New antibiotic candidate to tackle deadly bacterial ‘superbugs’

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From discovery to clinic.

Each year in Australia more than 55,000 people are diagnosed with sepsis — when an uncontrollable bacterial infection triggers inflammation throughout the body. If it can’t be managed, sepsis can lead to organ failure. About 8,500 Australians die from sepsis every year. It’s a huge figure, far above the annual road toll and higher than deaths from specific cancers.

Effective antibiotics are a key component of treatment. Without new antibiotics, the world is on track to re-enter the medical dark ages by 2050, that could lead to 10 million people dying every year, and it has a huge economic impact too: antibiotic resistance costs the Australian economy about $700 million a year. It would cost the world up to 100 trillion USD.

A new paper led by Monash researchers and featured on ABC News, describes the exciting ‘concept-to-clinical-trial’ journey of QPX9003, a much-needed novel antibiotic targeting drug-resistant Gram-negative ‘superbugs’. Deemed a global health crisis, Gram-negative bacteria can cause life-threatening infections including pneumonia, bloodstream infections, urinary tract infections, peritonitis and meningitis.

QPX9003 is an intravenously-administered synthetic lipopeptide – no new peptide antibiotics have been approved against Gram-negative pathogens since polymyxin B and colistin became available in the late 1950s.

L-R Associate Professor Tony Velkov, Professor Philip Thompson, Professor Jian Li, Dr Kade Roberts, Professor Roger Nation
L-R Ms Emily Gracie, Ms Aira Nuguid, Ms Tina Cardamone, Phenomics Australia Histopathology and Digital Slide Service Unit

The paper, published in Nature Communications is one of the latest outcomes of a long-term relationship between the Phenomics Australia Histopathology node at the University of Melbourne, researchers from the Monash Institute of Pharmaceutical Sciences (MIPS) and Monash Biomedicine Discovery Institute (BDI) in collaboration with Qpex Biopharma Inc. (Qpex). It details the research that led to QPX9003 becoming a clinical candidate now in Phase 1 clinical trials.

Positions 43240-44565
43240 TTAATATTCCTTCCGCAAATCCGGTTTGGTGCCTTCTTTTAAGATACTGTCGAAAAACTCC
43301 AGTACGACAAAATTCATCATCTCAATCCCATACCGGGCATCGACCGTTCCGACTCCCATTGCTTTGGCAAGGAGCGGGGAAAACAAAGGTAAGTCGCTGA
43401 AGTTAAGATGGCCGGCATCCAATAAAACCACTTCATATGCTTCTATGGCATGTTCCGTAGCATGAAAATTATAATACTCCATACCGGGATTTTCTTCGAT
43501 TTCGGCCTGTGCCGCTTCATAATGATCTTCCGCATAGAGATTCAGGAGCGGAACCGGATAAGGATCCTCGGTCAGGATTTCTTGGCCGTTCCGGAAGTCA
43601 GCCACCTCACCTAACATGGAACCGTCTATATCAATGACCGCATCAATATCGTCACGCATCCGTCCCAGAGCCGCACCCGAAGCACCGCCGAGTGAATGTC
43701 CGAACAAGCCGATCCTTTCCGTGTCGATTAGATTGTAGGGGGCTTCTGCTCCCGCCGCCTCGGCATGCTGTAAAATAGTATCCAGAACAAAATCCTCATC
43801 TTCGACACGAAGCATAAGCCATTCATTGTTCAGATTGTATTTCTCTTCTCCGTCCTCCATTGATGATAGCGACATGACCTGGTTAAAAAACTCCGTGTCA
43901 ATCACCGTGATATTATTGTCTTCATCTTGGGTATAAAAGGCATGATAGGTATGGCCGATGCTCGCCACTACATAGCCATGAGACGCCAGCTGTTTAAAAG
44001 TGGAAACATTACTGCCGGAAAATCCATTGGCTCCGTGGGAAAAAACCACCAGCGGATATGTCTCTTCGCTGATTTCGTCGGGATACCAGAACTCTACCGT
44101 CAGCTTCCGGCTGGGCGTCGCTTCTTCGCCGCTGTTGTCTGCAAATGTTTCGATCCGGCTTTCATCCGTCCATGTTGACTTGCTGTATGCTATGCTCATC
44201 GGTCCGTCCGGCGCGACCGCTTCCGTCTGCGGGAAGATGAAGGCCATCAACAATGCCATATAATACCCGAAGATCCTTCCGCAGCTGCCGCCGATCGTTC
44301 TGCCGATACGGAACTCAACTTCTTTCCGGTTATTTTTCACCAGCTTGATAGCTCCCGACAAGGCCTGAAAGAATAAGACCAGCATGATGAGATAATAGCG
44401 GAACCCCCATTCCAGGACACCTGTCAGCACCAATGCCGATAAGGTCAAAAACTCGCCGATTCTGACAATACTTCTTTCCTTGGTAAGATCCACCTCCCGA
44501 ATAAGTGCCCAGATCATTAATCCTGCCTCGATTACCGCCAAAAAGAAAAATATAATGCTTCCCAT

‘Since 2013, Professor Li and his team have been utilising the unique services offered by the Phenomics Australia Histopathology and Digital Slide service for their antibiotic discovery project. Professor Li approached our node for assistance in the preparation, scoring, and semi-quantitative analysis of kidneys and lungs from mice treated with polymyxin analogues. Due to the success of the collaboration, there have been a number of publications and advancements in drug development for Multidrug-Resistant Organisms 

Prof Janet Keast
Head of the Histopathology and Digital Slide Service Unit at the University of Melbourne

Phenomics Australia Histopathology and Digital Slide Service helps researchers across Australia in analysing histology images and data on genetically modified or treated experimental animals. This service offers the latest in high quality capabilities including: Quality controlled mouse necropsies and tissue preparation, pathological analysis  and scoring of tissues, digital slide scanner capable of producing high quality images, high resolution light microscopy with electronic image capture, specialised staining.

Staff providing this service have extensive histology, diagnostic and electronic imaging experience. Consultant Medical and Veterinary Pathologists are available to provide expert advice.

The Histopathology and Digital Slide Service is based at the Department of Anatomy and Physiology at the University of Melbourne.

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